Really sorry to hear about your situation… with communication being at the root and heart of a relationship, when it fails it can seem like the whole thing is falling apart through no one’s fault . And all the more painful when there are such difficult things to discuss , and thoughts and feelings you want to share as you always have done. The frustration on both sides takes its toll . Are there times your husband’s speech is better than others? If there are maybe you can capitalise on them , but i know that may not be possible nor easy and doesn’t deal with the issue during the rest of the day
Amplification may help but if you need clarity of speech in order to hear well enough and your OH cannot deliver that and your hearing aids can’t help with that then additional volume will not necessarily be the answer. Speech has the advantage of being quick and immediate, but there are alternative ways of communicating … writing , typing , texting, not to mention the world of augmentative and alternative communication ( ACC) devices, which I know very little about but you can find out about online ( and maybe look up Martin Pistorius and read the story of his early life , Ghost Boy ( also summarised in a 15 min TED talk)).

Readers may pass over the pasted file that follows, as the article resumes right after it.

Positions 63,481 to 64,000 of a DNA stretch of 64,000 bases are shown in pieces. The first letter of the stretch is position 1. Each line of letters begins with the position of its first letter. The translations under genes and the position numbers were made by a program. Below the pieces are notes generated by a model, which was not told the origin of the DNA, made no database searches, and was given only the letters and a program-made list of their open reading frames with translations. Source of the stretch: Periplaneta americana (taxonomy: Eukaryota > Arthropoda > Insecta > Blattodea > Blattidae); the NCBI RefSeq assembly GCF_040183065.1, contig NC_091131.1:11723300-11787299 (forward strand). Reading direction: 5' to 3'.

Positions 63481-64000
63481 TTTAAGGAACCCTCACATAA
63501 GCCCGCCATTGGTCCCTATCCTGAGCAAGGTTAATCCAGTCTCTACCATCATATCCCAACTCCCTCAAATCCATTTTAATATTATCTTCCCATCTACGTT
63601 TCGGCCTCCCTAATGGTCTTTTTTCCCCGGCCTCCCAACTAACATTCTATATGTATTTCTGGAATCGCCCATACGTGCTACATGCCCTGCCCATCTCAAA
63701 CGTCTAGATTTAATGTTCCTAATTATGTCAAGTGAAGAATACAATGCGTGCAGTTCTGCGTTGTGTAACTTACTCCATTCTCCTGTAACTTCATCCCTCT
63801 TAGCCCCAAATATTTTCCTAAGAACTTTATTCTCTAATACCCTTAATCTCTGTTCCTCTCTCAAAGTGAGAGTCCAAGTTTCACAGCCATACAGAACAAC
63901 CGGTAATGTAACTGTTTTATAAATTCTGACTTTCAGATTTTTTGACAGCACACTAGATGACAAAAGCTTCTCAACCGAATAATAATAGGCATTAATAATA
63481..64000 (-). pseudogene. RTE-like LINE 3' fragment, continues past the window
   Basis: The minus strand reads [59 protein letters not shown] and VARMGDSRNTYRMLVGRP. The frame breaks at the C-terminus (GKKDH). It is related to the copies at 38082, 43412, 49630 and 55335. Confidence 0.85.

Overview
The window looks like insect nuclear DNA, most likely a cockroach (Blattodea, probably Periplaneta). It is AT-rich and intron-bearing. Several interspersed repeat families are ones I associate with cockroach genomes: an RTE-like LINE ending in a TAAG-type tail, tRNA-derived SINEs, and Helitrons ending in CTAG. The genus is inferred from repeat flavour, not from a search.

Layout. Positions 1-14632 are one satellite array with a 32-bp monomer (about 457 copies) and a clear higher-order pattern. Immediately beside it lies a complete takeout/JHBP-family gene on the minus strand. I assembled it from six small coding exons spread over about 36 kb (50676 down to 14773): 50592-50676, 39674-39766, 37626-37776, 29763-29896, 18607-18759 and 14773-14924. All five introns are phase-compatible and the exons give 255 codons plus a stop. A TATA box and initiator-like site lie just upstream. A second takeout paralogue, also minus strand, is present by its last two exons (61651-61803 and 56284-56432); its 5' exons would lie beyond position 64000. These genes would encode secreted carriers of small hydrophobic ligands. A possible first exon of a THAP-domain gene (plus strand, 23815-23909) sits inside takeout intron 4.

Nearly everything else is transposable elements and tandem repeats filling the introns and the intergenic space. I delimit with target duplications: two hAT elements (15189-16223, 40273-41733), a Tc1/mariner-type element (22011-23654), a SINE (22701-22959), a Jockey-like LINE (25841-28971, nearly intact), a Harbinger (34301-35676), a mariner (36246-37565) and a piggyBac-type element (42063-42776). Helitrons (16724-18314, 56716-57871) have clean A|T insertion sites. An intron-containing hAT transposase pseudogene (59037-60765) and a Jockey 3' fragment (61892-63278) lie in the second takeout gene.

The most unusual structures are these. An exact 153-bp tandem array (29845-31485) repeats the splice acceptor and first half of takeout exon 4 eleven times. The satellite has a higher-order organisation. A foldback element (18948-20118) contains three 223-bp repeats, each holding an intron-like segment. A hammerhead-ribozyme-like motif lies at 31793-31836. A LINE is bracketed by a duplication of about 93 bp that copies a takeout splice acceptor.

Best wishes , Pippa
Hello DHP Thanks for the information about Ambroxol. It is very interesting and I have ordered some online. What is the adult dose?.
Also thanks to Pippa for her encouraging response and I will certainly look at the TED talk. I think there are times when my husband finds speech easier but we have to make a quiet space and sit opposite each other so it is like an appointment to talk. My husband finds change hard and does not focus on certain things that help such as remembering to get my attention ie eye contact before a firm start to a sentence. We have a microphone that connects via Bluetooth with my hearing aids but he never uses it. There are cognitive issues that get in the way of communication too. I have to make all the telephone calls and often must speak for him and all this is hard for a man with a great sense of humour which he cannot now express. Still we count our blessings and carry on but the next 10 years fill me with dread quite honestly.